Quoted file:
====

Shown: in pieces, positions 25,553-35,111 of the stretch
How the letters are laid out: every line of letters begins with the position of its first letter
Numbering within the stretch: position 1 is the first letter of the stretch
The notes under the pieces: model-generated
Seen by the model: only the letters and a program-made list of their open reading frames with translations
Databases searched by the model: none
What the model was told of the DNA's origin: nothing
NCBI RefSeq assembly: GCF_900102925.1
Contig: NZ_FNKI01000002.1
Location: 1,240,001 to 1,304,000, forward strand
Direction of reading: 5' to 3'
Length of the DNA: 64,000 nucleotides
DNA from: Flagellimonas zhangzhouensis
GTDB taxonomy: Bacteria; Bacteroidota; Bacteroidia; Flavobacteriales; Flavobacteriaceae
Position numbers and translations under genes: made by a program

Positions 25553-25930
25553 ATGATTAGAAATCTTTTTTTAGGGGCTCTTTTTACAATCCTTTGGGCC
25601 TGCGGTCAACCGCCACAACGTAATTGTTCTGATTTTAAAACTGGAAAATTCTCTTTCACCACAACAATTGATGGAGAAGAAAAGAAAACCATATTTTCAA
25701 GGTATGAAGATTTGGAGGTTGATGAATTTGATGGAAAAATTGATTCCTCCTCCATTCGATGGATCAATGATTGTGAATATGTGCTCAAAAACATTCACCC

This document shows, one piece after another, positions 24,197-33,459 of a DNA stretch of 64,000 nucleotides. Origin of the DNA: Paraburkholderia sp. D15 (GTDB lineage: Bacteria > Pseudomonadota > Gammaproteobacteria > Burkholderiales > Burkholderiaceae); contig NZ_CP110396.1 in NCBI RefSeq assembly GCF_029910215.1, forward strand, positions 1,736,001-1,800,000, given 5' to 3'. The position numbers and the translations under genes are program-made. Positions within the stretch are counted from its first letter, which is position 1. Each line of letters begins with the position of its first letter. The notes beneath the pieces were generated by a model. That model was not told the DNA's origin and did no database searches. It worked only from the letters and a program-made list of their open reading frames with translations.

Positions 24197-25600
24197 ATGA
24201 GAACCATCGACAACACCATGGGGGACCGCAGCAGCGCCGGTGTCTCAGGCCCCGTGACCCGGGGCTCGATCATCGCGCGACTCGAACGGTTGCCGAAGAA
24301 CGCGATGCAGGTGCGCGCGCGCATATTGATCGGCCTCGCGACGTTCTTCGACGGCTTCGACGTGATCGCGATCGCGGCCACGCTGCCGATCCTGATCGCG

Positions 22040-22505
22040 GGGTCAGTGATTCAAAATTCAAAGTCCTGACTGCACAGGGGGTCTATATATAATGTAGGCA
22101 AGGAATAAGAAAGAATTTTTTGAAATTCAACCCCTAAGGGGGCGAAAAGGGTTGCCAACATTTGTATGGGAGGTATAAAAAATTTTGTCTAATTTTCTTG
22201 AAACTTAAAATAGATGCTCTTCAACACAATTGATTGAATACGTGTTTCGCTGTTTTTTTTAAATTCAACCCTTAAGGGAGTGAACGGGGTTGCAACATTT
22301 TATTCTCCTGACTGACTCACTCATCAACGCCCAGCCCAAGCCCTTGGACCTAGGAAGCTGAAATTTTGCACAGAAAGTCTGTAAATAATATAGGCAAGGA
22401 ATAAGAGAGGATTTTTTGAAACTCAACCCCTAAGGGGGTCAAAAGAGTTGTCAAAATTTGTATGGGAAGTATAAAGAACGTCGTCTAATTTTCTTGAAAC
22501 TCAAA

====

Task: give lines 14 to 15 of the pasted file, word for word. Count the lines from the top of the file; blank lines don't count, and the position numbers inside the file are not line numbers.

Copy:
GTDB taxonomy: Bacteria; Bacteroidota; Bacteroidia; Flavobacteriales; Flavobacteriaceae
Position numbers and translations under genes: made by a program